• @iluvcaphill: Your assertions are preposterous and paranoid. What evidence do you have that redlining in the housing market is still going on? And to say that some individuals are intentionally planning to drive certain groups of people out of Seattle is a crazy conspiracy theory.

      • Well, the North Line from downtown Seattle goes north to Lynnwood, servicing the north end. The East Line will go to Bellevue/Redmond servicing the east side, and the South Line goes south to Federal Way (that’s in the south end).

        Doesn’t get much simpler than that.

      • Ok. Let’s make it even more simple.

        The one that services the east side we can call the “New York Line”

        The one that goes north we can call the “Vancouver Line”

        and the one that goes south we can call the “Vancouver Line”

        No confusion there!

  2. Transit fare enforcement:

    You know that scene in “Indiana Jones and the Last Crusade” where Harrison Ford (Indiana Jones) throws the Nazi guy out the Zeppelin window? And then turns around and tells the passengers “No Ticket”

    Well, there you have it.

  3. As one of the 8% of men who are color blind would appreciate more accessible names for the lines. Numbers or letters would be more accessible. And obviously all of these ass wipes who are minimizing the impacts that red lining have had on marginalized communities, especially the communities where the light rail is cutting down the middle of their neighborhood at grade and literally killing the residents in those neighborhoods are rich white dick heads who live in the most nimby of all neighborhoods. Learn your history and check your privilege.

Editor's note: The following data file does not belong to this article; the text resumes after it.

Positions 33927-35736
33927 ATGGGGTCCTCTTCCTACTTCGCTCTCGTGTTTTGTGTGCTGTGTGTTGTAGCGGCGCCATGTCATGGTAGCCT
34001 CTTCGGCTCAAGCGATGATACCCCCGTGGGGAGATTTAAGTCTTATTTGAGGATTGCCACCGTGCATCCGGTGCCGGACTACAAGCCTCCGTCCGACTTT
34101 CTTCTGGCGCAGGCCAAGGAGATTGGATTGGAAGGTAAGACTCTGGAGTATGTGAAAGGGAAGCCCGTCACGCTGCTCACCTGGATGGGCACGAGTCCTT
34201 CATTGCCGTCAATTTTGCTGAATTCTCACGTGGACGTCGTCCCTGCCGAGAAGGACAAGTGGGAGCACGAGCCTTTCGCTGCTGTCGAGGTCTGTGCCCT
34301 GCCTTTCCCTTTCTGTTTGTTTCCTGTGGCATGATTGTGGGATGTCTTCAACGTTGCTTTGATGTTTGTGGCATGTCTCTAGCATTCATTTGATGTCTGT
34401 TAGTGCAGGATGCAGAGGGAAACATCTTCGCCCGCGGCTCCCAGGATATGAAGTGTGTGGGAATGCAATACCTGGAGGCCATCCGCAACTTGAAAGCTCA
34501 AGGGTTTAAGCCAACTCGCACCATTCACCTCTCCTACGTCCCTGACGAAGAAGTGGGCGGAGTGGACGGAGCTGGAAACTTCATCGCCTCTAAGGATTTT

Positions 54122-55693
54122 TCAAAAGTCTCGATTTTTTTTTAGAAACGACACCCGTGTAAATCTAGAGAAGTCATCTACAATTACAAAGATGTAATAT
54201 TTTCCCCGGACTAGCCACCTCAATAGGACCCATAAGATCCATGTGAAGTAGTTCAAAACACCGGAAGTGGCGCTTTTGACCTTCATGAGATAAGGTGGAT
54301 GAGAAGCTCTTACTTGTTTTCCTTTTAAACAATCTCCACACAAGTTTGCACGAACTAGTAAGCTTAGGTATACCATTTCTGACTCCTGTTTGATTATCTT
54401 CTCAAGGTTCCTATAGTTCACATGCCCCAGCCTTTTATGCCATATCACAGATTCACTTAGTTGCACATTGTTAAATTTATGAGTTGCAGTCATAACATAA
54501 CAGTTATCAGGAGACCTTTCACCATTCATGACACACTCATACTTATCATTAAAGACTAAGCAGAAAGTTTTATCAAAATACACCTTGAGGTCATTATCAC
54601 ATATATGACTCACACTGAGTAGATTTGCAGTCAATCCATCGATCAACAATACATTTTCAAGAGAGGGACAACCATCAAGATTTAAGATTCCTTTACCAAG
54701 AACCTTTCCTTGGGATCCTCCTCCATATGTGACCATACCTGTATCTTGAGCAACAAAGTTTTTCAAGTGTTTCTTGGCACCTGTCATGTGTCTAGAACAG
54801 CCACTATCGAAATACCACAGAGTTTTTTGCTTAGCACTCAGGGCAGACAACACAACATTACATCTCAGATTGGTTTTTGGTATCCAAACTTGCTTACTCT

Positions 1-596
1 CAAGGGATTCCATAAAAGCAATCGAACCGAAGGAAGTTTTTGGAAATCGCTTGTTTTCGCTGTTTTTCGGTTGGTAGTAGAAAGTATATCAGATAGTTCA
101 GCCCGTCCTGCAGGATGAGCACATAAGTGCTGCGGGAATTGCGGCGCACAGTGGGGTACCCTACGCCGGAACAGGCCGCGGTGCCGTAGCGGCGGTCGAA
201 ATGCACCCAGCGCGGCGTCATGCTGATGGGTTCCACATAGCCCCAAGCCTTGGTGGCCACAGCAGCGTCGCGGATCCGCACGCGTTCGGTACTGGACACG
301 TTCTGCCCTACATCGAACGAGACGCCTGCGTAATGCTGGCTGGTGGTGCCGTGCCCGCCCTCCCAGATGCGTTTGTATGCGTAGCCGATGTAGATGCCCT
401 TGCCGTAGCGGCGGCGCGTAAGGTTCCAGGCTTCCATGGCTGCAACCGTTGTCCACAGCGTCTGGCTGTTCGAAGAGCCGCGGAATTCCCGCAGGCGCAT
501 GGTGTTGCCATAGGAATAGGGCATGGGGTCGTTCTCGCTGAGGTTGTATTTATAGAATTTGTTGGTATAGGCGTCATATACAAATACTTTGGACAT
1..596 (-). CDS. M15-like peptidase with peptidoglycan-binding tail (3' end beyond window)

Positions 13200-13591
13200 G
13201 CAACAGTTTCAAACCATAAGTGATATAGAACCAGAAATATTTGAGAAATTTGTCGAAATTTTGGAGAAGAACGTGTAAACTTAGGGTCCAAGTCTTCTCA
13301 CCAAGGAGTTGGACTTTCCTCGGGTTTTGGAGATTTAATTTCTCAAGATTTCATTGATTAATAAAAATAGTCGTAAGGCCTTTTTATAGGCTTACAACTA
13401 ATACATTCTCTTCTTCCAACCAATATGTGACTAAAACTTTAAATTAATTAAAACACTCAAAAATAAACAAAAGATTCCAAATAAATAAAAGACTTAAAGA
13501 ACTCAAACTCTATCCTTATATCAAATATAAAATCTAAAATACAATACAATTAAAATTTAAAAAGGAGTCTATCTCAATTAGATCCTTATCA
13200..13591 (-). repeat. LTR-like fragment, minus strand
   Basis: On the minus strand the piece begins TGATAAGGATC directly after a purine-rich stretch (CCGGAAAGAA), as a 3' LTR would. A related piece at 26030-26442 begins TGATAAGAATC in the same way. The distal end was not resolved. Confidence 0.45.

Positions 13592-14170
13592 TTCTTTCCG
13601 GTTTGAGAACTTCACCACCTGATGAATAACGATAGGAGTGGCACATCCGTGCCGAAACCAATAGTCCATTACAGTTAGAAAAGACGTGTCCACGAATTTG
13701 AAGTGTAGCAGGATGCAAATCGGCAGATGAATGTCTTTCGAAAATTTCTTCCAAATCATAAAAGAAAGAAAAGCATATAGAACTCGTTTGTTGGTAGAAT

• Wanting a government agency that uses my tax monies to pay for something to use symbols that are accessible to me isn’t umbrage, it’s equity. Wanting a government agency to be aware of the past intentional harm that other government agencies caused marginalized communities in the past and to acknowledge it and be sensitive to it, is just basic common sense. The fact that you don’t give a shit about those marginalized communities who are being harmed all over again by the way this light rail has destroyed their neighborhood while has had minimal impact on the daily lives in the white neighborhoods it’s been put in just shows your
      intention racism and privilege. Keep on propping up white supremacy dude.

      • Am I alone in assuming that signs for the ‘blue line’ wouldn’t be a blue swatch. They would include the word “Blue” as well, right? Or like a blue Circle with a “B” in it.

        Assuming that is true, are the concerns of the colorblind addressed?

  4. How about Central Link, East Link, Tacoma Link, etc? Then use different colored lines on a map to show each route? In other words what we have works fine at least for the short and medium term. Ask again about 2030.

  5. So if everyone in the train car is checked if they paid, and more black people than other races didn’t pay a fare how is that racist?

    PC correctness gone mad!

  6. How about we teach people not to be offended by language, especially where none is given. That is way more empowering and helpful than making a symbolic gesture (in this case, avoiding the commonly used in other cities Red Line name) that does nothing to battle racism.

  7. Really, the Red Line designation ought to rightfully be given to the forthcoming light rail spur to Bellevue. It was in that city that a prominent millionaire developer, kemper Freeman, has sought to keep light rail from the city, i.e. to red-line it out, for decades.

    The line’s designation would be a fitting tribute–and a powerful retort–to that effort.